Ayatollah Khomeini, leader of the 1979 Iranian Revolution and founder of the Islamic Republic of Iran, was, for example, a fierce critic of the secular state but favored socialist economics.
Sayyid Qutb, a political theorist whose theories have strongly influenced al-Qaeda, was influenced by modern secular theories in his early life who, after his later turn to a form of strict religiosity and to support for Islamic government based upon Sharia, continued to support Western leftist ideas of "social justice" and redistribution of property.
His doctrine has even been referred to as "anarcho-Islam." One of his students, Ayman al-Zawahiri, was among Osama bin Laden's mentors and became chief of al-Qaeda upon the latter's death.
One of the Muslim thinkers who exerted a strong influence on some of the most aggressive and violent advocates of "modern" Islamic government, Amin al-Khuli, is of particular interest.
Far from being a traditional Islamic theologian, al-Khuli proposed that the Quran should be read primarily as a "literary work" — a theory quite similar to the principles embraced certain variants of the modernistic "historical critical" school of biblical exegesis.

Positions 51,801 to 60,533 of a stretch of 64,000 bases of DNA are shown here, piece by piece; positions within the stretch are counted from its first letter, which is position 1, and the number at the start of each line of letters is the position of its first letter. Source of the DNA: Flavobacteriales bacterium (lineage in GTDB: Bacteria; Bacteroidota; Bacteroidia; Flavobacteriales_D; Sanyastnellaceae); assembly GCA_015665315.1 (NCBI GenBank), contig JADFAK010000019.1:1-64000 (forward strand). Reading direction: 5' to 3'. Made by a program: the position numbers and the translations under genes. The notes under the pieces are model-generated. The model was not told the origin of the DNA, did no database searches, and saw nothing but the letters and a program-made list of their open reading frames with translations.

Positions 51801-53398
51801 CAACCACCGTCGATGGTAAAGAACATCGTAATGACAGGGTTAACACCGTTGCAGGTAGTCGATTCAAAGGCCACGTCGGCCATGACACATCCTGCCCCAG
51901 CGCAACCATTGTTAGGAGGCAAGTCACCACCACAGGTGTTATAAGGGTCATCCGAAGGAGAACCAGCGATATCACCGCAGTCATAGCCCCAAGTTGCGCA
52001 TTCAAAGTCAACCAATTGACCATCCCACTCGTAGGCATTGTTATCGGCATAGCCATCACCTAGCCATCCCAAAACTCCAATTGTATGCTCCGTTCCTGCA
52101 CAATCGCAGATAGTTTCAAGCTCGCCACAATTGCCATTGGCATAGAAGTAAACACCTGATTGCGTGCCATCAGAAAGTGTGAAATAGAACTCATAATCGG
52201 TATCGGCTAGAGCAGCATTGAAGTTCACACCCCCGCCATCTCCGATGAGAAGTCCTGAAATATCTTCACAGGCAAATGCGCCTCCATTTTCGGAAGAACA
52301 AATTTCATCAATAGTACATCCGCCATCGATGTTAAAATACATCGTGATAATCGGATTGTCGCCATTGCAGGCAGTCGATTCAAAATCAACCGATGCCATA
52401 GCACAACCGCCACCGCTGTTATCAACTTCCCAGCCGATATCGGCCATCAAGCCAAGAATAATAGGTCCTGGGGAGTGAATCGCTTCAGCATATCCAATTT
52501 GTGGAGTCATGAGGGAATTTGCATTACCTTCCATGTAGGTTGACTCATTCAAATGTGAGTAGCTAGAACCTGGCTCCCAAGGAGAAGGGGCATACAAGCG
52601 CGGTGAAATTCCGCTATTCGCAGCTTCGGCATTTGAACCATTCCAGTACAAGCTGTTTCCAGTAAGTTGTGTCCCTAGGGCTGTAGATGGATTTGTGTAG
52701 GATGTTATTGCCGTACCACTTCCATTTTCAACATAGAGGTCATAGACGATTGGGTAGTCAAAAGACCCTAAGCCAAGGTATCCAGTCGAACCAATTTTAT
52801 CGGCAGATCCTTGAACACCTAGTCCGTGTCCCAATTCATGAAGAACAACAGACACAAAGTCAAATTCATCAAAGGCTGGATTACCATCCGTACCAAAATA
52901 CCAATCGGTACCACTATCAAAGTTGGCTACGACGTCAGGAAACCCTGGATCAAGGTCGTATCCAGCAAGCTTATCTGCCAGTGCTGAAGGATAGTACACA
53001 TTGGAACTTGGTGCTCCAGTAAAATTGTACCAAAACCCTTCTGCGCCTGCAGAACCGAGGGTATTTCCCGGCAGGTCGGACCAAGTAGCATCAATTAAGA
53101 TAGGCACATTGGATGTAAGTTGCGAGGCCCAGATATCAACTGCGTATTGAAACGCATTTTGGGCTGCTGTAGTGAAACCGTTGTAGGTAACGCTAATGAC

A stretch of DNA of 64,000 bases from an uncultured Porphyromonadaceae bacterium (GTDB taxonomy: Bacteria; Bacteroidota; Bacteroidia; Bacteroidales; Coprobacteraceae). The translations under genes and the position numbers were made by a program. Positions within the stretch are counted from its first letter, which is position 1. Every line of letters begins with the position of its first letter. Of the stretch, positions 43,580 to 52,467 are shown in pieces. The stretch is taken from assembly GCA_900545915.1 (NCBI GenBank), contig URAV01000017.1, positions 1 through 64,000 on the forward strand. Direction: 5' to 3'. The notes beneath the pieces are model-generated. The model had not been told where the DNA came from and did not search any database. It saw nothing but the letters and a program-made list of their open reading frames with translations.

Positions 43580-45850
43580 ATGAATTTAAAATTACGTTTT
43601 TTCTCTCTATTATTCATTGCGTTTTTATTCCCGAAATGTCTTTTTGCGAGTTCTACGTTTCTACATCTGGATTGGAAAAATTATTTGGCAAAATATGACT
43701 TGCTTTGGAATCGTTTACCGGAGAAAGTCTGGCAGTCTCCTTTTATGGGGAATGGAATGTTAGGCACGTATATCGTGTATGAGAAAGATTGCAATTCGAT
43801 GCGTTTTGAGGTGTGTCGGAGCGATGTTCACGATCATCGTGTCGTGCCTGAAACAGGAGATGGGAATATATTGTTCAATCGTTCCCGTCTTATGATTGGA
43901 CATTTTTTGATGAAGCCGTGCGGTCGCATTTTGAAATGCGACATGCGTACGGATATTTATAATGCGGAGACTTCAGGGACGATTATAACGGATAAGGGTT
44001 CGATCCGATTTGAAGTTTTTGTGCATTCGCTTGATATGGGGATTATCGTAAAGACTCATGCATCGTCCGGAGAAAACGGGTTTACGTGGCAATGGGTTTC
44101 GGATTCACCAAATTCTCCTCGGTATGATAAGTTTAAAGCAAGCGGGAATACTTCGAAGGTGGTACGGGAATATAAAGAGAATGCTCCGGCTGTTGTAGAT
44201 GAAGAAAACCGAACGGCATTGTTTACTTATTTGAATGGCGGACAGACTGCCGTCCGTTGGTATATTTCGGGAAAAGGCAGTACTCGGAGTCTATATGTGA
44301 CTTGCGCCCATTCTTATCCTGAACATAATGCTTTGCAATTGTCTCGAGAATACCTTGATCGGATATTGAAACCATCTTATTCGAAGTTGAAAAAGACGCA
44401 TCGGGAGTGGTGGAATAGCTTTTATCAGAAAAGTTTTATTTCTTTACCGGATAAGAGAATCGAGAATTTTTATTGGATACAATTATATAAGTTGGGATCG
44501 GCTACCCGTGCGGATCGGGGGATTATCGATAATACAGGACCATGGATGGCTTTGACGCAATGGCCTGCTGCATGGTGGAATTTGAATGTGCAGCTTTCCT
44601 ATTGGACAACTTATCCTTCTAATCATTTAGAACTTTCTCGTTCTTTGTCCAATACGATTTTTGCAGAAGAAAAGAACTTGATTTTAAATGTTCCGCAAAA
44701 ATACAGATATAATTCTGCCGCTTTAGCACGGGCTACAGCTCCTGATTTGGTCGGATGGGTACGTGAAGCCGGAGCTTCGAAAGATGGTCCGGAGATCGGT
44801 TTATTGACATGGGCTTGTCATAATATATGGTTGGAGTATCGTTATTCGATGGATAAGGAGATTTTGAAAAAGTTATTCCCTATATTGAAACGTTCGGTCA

And just as traditional Catholic theologians have condemned modernistic historical criticism for traditional doctrines concerning biblical inerrancy and the divine inspiration of Scripture, so too have traditional Islamic theologians condemned al-Khuli for undermining the traditional Muslim understanding of the Quran as divinely inspired and inerrant.
It is even possible to draw comparisons between some violent Islamist groups and liberation theology. Of course, the former are not merely Muslim variants of the latter, their support for some form of Islamic state (even if not an entirely traditional one) and for patriarchy presenting a contrast to liberation theologians' common support for religious diversity and for feministic egalitarianism.
But real similarities nevertheless exist and include a shared opposition to "imperialism" and common theories of how best to bring about social and economic transformation as well as the above mentioned leftist economics and modernistic theology.
Of course, the very modern influences on many contemporary Muslim perpetrators of violence cannot be used to deny that the use of aggressive violence is part of Islamic tradition, a tradition which undoubtedly increases the likelihood that Muslims will join terrorist organizations and support violent regimes and rebellious quasi-states.
None of that, however, should cause us to overlook the important differences between the violence of traditionalist Muslims and the violence of more contemporary ones, while the leftist influences on many contemporary Islamists should raise questions about why the contemporary Western Left is so eager to welcome Muslims into our society while opposing so-called "Islamophobia."